I don’t know about you, but lately my refrigerator has been covered with graduation announcements, party invitations and senior pictures. Graduation season is upon us. It’s always fun to celebrate the accomplishments of friends and family and encourage our graduates to push to their full potential.
A few weeks ago a work assignment lead me to the GED graduation ceremony at Gwinnett Technical College. I was charged to interview some of the students to capture their stories. I met some amazing people that had faced big challenges and great hardships that took them down a different path to earn their high school credentials. Their stories were awe-inspiring. After completing my interviews I was so moved that I tucked quietly in the back of the auditorium to witness them cross the finish line.
There were the traditional speeches that you expect to hear at every graduation, but then graduate Lauren Beavin stepped to the podium. Her story brought me to tears.
Lauren bravely told how she had suffered a concussion while cheerleading at Norcross High School her freshman year. That concussion left her with symptoms that became debilitating. She struggled with foggy memory, headaches, and severe anxiety. The school tried to make accommodations but her symptoms became so intense that she had to drop out. The idea of school paralyzed her. I flashed back to all of the experiences my own daughter had faced as she too struggled to stay in the traditional school setting while suffering from post-concussion syndrome.
Lauren and I walked into that auditorium that night strangers, but came out allies committed to championing together greater concussion awareness and resources for those that need extra support.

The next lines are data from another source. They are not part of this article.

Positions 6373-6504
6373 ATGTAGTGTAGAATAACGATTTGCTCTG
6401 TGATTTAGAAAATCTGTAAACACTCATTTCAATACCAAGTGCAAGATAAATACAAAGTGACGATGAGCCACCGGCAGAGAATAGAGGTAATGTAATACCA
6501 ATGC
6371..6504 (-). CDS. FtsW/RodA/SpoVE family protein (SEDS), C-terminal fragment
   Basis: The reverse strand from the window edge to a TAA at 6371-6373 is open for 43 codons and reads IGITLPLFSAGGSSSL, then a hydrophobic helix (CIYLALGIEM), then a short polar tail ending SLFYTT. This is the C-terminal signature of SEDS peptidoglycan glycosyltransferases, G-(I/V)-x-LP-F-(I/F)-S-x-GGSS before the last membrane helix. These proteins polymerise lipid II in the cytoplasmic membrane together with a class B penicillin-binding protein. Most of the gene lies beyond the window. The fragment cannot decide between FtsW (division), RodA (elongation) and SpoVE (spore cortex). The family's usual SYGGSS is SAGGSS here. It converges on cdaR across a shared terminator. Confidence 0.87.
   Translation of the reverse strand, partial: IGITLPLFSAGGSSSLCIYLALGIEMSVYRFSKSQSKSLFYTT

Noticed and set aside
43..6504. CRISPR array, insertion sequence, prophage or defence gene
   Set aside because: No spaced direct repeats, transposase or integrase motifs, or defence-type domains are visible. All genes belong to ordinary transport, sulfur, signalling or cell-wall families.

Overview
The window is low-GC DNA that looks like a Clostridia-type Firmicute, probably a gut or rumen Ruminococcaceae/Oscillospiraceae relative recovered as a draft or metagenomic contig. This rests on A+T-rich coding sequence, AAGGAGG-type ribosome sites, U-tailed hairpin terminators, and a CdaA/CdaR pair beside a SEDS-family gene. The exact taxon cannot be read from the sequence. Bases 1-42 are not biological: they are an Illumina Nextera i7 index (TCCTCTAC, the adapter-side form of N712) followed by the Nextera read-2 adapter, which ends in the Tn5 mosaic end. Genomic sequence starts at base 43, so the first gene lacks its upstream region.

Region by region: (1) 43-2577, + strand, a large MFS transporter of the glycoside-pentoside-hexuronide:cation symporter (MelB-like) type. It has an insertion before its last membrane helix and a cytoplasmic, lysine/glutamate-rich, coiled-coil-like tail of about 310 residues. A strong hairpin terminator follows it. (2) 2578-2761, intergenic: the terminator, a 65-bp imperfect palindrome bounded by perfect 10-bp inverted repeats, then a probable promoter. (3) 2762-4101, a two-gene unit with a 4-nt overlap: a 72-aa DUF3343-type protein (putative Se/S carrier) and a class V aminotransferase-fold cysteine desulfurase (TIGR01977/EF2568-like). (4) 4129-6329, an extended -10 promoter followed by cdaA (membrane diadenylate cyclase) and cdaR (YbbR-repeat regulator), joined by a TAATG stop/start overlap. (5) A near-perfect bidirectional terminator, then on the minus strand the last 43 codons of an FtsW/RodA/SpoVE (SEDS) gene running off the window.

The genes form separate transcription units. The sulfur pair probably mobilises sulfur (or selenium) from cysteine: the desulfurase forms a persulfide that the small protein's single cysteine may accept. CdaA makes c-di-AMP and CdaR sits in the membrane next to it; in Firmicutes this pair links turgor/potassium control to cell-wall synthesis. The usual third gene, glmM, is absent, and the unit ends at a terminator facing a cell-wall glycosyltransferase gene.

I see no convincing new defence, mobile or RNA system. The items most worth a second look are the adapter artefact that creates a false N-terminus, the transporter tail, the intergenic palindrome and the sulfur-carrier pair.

Unfortunately, there are many students like Lauren that struggle every day to cope with their concussion symptoms at school. There are many adults that struggle to function at work. Not everyone is lucky enough to heal from a concussion in just a few weeks and jump back into life as if nothing happened. Every brain is different and every concussion is different. Signs and symptoms, necessary treatments, and accommodations are unique to each individual person. Because concussions are invisible injuries, you look OK to everyone on the outside so they think you are OK on the inside. But Lauren and others will tell you that just isn’t so. People don’t realize just how sick you are and how hard it is to function through an average day.
The reality is the science of concussion is still very much in its infancy stage. We are learning more and more each day as new research unfolds, but there is still so much we have to learn about these serious brain injuries. We are blessed to have one of the most innovative, comprehensive concussion care centers in the country right here in our community. The Concussion Institute at Gwinnett Medical Center has a become a destination concussion treatment facility that works with patients and their families every day to cope with debilitating symptoms, seek new treatments and find accommodations that help them function. If you know of someone that has had a concussion and struggles with lingering symptoms, please encourage them to seek help.
Lauren teaches us to never stop trying. She was determined to not let her brain injury rule her life. We owe it to her to provide hope, help, and support for all who walk this path. There may not always be clear answers when it comes to concussions, but we must never ever give up trying to rally more resources for those who struggle.